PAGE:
Today, spa therapists have become very close to their clients: they have learned to bridge the gap between psychology and technology. They understand that a large part of their clients' motivation for coming to the spa is to relieve stress and boost their spirits. That said, Catherine feels that a therapist must "prove that she is trustworthy rather than offer empty flattery." The ability to listen is a crucial part of the relaxation process as it establishes a rapport between therapist and client. Catherine says, "I am very sensitive to the quality of listening exhibited by my therapist. Our conversations are even more invaluable when they can be conducted discretely and I don't need to worry about other patrons listening to what we are saying… When I leave, not only has she taken care of me during our session, but she also enables me to prolong the benefits of my treatment and most of all she has helped me to feel happy in my own skin. It is no real surprise then that she has become my best friend..."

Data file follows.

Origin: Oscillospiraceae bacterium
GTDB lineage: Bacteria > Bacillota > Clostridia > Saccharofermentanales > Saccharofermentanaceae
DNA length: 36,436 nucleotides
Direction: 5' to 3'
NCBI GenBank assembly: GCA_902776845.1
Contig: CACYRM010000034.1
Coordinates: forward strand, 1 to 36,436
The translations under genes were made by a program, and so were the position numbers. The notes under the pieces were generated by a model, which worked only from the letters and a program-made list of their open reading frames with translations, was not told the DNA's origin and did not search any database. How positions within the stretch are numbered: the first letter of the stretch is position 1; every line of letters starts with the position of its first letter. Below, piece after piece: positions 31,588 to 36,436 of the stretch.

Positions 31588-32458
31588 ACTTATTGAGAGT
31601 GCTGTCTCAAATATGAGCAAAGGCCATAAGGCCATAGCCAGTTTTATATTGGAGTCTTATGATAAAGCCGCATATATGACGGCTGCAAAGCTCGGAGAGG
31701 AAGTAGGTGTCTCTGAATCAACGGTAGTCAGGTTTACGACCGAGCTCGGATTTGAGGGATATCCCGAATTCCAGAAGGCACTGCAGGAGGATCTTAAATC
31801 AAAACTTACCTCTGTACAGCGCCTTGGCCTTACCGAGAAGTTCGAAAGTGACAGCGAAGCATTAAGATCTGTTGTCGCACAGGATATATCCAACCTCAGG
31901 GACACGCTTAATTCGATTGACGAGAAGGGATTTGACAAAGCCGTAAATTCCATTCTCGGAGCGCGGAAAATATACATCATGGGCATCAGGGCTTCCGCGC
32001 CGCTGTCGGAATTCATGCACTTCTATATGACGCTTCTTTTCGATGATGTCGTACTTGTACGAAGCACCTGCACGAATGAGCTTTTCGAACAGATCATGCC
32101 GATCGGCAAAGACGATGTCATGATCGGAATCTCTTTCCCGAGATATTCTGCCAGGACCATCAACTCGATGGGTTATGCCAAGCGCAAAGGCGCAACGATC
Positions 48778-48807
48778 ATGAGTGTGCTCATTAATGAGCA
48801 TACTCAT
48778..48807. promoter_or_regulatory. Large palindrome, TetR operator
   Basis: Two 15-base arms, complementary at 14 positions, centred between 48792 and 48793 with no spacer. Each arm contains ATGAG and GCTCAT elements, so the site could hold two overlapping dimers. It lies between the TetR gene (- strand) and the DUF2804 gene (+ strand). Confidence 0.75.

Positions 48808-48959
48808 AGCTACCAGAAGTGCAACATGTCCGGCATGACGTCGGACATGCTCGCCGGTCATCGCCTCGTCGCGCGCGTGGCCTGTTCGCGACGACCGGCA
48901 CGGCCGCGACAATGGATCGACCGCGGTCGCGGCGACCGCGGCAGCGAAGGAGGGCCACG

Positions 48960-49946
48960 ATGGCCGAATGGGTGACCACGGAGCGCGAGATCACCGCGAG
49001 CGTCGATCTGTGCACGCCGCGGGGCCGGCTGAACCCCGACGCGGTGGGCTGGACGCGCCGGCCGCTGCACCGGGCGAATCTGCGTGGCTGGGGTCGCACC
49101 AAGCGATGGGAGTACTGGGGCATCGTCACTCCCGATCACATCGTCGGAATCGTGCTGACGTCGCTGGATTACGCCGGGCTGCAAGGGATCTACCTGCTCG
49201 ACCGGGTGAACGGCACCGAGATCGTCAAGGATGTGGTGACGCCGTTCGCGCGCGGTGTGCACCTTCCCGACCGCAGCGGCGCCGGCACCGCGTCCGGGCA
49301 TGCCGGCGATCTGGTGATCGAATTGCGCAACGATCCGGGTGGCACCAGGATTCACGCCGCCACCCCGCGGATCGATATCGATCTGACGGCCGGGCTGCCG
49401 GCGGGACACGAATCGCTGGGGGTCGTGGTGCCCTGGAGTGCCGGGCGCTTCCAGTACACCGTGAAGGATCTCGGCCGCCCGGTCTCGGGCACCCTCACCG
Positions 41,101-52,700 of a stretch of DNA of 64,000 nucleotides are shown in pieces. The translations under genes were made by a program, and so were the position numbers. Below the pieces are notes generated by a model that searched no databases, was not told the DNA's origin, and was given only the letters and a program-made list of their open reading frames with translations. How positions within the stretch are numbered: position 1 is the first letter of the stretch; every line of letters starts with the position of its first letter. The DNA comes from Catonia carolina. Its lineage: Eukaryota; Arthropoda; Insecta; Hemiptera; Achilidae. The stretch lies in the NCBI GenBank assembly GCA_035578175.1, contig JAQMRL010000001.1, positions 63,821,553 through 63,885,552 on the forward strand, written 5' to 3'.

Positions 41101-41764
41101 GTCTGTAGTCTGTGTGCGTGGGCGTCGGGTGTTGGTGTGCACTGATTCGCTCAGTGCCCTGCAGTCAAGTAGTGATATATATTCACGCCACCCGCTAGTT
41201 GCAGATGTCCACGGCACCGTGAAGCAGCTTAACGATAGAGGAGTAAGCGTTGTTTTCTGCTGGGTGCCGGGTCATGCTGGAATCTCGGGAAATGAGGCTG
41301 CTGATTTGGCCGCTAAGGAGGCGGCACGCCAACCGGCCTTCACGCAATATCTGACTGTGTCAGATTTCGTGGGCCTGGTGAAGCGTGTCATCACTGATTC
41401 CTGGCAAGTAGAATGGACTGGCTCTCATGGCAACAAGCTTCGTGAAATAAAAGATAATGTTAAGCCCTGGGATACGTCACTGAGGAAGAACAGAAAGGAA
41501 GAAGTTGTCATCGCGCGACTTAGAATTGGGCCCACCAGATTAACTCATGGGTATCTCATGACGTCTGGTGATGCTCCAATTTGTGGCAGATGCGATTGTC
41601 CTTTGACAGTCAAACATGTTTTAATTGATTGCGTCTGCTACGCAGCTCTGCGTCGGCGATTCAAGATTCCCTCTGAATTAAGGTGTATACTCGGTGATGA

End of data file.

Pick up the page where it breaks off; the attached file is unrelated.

The final word from clients who are overloaded with information about the latest treatments and spa techniques is that they appreciate the challenge involved in being a good spa therapist. Because, in addition to keeping up to date with technology, their relationships and involvement with their clients are a fundamental part of their business. The therapist alone is responsible for ensuring that clients stay loyal to their spa.
by Frédérique Guenot